Healthcare / Politics / UN

One successful Millennium Development Goal can have many positive outcomes

The United Nations’ “Millennium Development Goals” (MDGs) are a set of eight target areas that many nations believed needed improvement and should be universally available to all world citizens. With access to international funding and global support, many nations have been working towards achieving the following goals: “eradicating extreme poverty and hunger, achieving universal primary education, promoting gender equality and empowering women, reducing child mortality, improving maternal health, combating HIV/AIDS, ensuring environmental sustainability and developing a global partnership for development.”1  In 2000, a declaration was signed by 189 countries that promise to achieve the eight goals by 2015. 1 In the past eleven years, many developing nations have made great strides to achieve their MDGs but may not have 100% success by 2015. Support needs to be present both financially and politically for countries actively trying to achieve the eight MDGs.

The most important Millennium Development Goal for all nations to achieve, in my opinion, is improving maternal health. I believe it would have the most positive side effects and chain reaction. Currently, the specific goals for improving maternal health are: “reduce the maternal mortality ratio by ¾ and achieve universal access to reproductive health.”2  To put the first target in perspective, the maternal mortality risk for the average industrialized nation is 1 in 5600 births.2 In Sub-Saharan Africa, the risk ratio is 1 in 30. That means it is almost 190 times more likely that a woman dies from childbirth in Sub-Saharan Africa than in the United States. Although this risk ratio has been declining in developing nations since the start of the MDGs, greater improvement is still needed. The UN reports that 80% of maternal mortalities could have been prevented if there was access to proper medical equipment and skilled professionals. 2

Improving women’s health has many parts and is necessary for people of all ages. Educating women and girls about their bodies and reproduction is a great start. Preventing or delaying pregnancy at an early age allows girls to prepare themselves before starting a family, both financially and medically. Delaying pregnancy not only improves the health of the young mother and the baby, but it gives girls the opportunity to further their education or begin working.  Education is further needed when a woman does get pregnant. She should be informed on how to keep herself and her baby healthy for better chance of survival during and after childbirth. Having access to skilled medical professionals and medications should also help the health of the mother and child. Although contraceptives are now more readily available, the UN reports about 215 million women do not have access to supplies they want. 2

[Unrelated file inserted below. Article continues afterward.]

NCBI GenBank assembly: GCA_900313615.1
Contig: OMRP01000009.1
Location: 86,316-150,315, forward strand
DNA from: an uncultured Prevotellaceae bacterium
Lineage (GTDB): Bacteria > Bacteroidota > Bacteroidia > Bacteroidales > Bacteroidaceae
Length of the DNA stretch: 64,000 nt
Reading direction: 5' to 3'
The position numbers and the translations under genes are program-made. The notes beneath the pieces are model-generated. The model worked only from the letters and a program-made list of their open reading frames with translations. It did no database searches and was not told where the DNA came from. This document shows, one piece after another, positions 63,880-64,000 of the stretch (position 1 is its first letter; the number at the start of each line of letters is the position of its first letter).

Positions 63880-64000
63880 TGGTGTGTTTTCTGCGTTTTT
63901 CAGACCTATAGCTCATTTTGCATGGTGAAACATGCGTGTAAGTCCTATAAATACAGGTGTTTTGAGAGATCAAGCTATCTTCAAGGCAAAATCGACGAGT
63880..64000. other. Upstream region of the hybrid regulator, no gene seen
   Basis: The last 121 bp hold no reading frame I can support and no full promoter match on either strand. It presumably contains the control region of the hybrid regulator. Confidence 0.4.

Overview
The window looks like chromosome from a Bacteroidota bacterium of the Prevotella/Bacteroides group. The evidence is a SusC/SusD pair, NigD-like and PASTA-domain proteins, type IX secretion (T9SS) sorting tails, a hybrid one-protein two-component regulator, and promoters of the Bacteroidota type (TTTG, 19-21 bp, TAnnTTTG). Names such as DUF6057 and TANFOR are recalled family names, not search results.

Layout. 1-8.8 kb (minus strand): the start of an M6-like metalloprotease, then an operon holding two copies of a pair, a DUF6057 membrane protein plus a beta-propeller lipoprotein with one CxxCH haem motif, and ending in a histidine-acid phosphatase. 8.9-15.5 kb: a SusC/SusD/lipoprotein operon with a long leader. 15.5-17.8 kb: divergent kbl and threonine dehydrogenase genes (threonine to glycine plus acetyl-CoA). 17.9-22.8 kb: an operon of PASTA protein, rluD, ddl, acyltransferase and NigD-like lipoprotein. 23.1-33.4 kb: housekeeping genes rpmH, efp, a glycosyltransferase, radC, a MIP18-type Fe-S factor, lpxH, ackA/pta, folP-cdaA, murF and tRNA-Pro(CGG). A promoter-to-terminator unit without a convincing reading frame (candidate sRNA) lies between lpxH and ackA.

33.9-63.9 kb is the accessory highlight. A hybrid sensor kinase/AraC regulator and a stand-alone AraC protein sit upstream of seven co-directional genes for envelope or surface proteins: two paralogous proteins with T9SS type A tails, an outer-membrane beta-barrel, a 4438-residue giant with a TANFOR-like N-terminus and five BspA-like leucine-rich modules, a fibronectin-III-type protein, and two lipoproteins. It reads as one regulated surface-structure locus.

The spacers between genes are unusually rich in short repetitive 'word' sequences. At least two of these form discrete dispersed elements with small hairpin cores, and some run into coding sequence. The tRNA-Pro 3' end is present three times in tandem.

A few improvements such as providing skilled medical staff, reproductive health education, medicine and contraceptives can have a very positive chain reaction. Skilled medical staff and available medical equipment can make pregnancy easier, safer and healthier for women. Educating women may lead to better choices made by individuals and families. The availability of contraceptives will reduce outbreaks of HIV/AIDs and other sexually transmitted diseases. Likewise, once women in these developing nations realize more of their children are surviving childbirth and are healthy, they will begin having fewer children all together; this betters their health and helps reduce the overpopulation in certain global regions. Furthermore, girls attending school longer have more opportunity to earn an income. Education then translates into new skilled labor and more efficient work methods and an increase in income, which reduces both poverty and hunger in a nation.  So while all of the UN’s Millennium Development Goals are important and necessary. I believe improving maternal health should be at the top of the priority list.


–Catherine Kus